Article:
I decided to upgrade my cheap home PC ($500 after rebate eMachines T6420) from Windows Media Center Edition to Windows Vista Ultimate Edition (final release Build 6000) last weekend. It was something I wanted to do before the Vista wide launch at the end of the month. I’d been running Vista beta releases on test PCs for over a year and wanted to run the production release so I could blog a bit about it. I figured the upgrade process would make for a decent single blog entry. I was so wrong. It has turned out to be a much more interesting experience than I though it would (in a mostly good way, btw). So, I’m writing a series of blog entries on one of my personal blogs for the next week or two about some of the surprises I’ve run into. And, since I’ve installed Vista beta and RC over a dozen times, I’m surprised that I was surprised.
The first surprise was that the upgrade (not a clean install) went very smoothly considering the upgrade advisor gave me numerous warnings about my video driver, sound driver, and network interface.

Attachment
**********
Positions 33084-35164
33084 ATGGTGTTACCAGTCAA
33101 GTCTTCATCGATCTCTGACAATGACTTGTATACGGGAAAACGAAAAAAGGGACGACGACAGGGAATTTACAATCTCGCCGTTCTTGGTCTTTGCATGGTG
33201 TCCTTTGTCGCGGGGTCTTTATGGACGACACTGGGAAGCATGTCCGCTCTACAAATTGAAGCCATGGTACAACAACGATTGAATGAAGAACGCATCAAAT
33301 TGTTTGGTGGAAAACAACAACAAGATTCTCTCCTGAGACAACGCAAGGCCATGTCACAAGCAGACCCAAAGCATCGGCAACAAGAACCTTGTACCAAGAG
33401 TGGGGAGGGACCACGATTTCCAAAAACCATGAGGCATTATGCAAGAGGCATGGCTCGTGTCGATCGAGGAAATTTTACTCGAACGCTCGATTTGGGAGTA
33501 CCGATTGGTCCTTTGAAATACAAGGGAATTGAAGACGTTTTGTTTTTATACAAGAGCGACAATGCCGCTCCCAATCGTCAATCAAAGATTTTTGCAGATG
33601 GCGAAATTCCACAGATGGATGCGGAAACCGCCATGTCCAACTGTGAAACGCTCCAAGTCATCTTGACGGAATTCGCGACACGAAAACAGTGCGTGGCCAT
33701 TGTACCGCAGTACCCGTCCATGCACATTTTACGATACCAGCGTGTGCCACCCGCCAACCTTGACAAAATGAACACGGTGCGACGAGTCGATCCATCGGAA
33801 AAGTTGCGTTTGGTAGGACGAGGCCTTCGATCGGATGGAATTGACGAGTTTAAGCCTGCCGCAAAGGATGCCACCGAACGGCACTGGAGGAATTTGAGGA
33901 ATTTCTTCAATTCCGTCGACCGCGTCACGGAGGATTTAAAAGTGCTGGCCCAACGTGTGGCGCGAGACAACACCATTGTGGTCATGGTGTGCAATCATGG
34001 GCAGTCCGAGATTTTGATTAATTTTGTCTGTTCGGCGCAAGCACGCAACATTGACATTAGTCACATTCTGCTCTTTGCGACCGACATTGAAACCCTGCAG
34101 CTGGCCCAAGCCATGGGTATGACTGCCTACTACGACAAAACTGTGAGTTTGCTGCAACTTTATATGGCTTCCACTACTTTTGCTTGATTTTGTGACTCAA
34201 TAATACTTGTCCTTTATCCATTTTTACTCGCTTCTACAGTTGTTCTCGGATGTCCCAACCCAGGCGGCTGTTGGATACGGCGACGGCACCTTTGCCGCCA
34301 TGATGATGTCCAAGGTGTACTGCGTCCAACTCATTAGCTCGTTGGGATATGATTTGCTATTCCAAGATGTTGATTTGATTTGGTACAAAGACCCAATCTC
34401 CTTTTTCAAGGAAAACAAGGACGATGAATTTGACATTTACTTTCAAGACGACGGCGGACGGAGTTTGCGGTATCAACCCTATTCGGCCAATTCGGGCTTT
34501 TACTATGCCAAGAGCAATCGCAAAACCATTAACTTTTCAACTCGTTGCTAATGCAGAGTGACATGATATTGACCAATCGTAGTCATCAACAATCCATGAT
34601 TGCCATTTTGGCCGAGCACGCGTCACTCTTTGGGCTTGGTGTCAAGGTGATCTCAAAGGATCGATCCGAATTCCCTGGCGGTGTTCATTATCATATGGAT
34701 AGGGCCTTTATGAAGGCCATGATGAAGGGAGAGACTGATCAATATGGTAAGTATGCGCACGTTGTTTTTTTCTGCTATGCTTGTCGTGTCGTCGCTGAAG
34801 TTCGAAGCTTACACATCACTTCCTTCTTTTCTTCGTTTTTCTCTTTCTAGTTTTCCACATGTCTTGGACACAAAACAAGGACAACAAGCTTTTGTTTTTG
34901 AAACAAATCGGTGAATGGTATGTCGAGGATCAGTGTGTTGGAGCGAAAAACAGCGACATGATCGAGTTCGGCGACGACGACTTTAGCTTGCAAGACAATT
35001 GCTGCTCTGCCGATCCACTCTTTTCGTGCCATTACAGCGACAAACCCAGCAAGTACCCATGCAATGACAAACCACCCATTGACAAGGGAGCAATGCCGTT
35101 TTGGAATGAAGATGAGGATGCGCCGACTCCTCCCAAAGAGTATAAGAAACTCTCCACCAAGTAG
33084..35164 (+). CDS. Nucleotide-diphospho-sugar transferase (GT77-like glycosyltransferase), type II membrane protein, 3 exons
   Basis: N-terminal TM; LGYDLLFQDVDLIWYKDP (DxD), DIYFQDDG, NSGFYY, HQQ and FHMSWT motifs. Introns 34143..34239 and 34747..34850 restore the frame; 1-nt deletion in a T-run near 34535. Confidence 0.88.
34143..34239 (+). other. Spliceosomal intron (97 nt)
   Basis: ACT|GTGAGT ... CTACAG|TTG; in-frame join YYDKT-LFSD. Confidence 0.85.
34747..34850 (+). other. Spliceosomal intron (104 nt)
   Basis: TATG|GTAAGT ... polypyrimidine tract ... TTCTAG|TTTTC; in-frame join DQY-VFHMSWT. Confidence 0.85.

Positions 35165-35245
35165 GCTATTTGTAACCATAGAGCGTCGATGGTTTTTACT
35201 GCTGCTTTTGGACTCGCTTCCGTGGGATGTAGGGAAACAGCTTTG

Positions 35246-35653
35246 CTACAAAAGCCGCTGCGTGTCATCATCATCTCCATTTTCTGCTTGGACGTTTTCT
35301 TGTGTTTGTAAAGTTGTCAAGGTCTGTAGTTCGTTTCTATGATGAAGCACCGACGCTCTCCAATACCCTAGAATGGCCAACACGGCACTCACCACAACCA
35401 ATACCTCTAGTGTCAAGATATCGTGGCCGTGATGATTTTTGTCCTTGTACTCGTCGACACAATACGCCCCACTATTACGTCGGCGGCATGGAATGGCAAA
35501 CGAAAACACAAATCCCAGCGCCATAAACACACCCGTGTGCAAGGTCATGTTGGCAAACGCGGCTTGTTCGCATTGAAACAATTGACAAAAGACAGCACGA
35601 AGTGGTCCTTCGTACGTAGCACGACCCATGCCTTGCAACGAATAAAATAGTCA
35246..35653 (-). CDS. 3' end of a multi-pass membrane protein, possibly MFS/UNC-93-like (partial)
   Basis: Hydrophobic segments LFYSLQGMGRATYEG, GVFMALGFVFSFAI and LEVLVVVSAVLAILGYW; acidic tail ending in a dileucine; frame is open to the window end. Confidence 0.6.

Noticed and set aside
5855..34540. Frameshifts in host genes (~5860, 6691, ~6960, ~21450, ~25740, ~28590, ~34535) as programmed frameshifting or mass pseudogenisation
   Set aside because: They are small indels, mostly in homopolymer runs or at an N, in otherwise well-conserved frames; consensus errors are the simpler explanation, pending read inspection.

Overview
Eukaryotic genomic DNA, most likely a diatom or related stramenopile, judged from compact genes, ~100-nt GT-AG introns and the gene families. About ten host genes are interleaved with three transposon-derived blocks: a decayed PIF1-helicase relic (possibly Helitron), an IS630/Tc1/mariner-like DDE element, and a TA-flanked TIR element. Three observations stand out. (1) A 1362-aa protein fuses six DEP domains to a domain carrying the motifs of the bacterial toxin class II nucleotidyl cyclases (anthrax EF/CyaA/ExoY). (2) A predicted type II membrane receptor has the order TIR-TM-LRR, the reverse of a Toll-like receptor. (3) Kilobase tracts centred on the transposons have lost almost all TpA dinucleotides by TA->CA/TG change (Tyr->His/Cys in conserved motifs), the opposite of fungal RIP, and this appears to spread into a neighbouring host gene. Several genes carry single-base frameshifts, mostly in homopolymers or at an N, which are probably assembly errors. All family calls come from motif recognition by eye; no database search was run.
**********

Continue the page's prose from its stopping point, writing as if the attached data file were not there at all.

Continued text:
The second surprise? Well, look for yourself. Note that this cheap PC does not have a dedicated video card with 128MB of dedicated video RAM. It has a system board graphics chip set that uses 128MB of shared video RAM (from the 1GB RAM installed).
I was very very surprised to see what appears to be full Vista Aero Glass features working on it.
If you don’t want to bother visiting my personal blog, I’ll summarize my Cheap PC Vista Upgrade experience here weekly for the next week or two. I’ve run into some interesting things that I didn’t see during beta-testing for over a year.